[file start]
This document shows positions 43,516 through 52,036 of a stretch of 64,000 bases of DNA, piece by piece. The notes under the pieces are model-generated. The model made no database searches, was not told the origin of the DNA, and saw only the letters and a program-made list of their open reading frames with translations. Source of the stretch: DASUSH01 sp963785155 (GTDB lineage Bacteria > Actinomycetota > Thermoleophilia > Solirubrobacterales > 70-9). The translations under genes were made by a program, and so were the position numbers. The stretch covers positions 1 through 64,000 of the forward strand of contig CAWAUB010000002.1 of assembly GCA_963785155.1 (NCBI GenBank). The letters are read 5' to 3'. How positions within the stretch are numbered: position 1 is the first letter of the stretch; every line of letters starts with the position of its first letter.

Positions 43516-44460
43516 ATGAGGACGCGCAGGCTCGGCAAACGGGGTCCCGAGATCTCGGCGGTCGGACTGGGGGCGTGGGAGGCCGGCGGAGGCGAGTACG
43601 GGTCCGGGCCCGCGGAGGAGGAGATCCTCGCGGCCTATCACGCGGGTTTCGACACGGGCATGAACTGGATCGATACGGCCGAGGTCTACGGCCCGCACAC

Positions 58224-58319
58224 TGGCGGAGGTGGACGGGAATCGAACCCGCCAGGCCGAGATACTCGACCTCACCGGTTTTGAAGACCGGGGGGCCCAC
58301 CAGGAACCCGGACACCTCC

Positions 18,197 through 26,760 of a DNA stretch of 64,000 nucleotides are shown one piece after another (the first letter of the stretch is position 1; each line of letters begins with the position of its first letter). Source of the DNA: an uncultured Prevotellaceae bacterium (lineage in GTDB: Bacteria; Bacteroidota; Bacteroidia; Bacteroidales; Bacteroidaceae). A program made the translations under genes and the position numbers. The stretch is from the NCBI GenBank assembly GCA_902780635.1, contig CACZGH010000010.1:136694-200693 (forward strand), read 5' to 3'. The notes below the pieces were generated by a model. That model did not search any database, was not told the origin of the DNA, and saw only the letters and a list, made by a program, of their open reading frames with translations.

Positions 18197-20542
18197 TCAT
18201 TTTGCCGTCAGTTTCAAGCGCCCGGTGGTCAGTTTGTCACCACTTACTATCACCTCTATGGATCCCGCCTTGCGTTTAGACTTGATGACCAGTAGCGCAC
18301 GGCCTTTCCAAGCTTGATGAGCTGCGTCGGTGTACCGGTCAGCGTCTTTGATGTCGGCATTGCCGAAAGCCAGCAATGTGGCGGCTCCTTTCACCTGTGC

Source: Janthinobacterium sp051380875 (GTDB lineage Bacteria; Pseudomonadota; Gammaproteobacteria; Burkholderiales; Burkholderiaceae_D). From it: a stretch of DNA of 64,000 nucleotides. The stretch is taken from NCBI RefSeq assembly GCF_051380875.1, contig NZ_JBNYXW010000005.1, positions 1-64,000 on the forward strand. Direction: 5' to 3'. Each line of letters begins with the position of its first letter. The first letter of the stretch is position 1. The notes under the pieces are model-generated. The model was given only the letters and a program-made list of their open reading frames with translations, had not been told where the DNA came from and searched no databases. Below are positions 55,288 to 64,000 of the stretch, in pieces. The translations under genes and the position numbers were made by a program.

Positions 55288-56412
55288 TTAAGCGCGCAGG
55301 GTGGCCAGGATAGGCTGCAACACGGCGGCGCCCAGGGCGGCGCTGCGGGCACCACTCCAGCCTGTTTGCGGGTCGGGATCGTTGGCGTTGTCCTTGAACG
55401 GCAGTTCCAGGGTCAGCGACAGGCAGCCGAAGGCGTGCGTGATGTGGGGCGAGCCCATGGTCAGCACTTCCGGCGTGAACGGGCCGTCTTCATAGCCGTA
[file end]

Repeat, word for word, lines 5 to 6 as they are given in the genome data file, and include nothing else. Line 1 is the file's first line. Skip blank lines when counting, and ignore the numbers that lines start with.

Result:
Positions 58224-58319
58224 TGGCGGAGGTGGACGGGAATCGAACCCGCCAGGCCGAGATACTCGACCTCACCGGTTTTGAAGACCGGGGGGCCCAC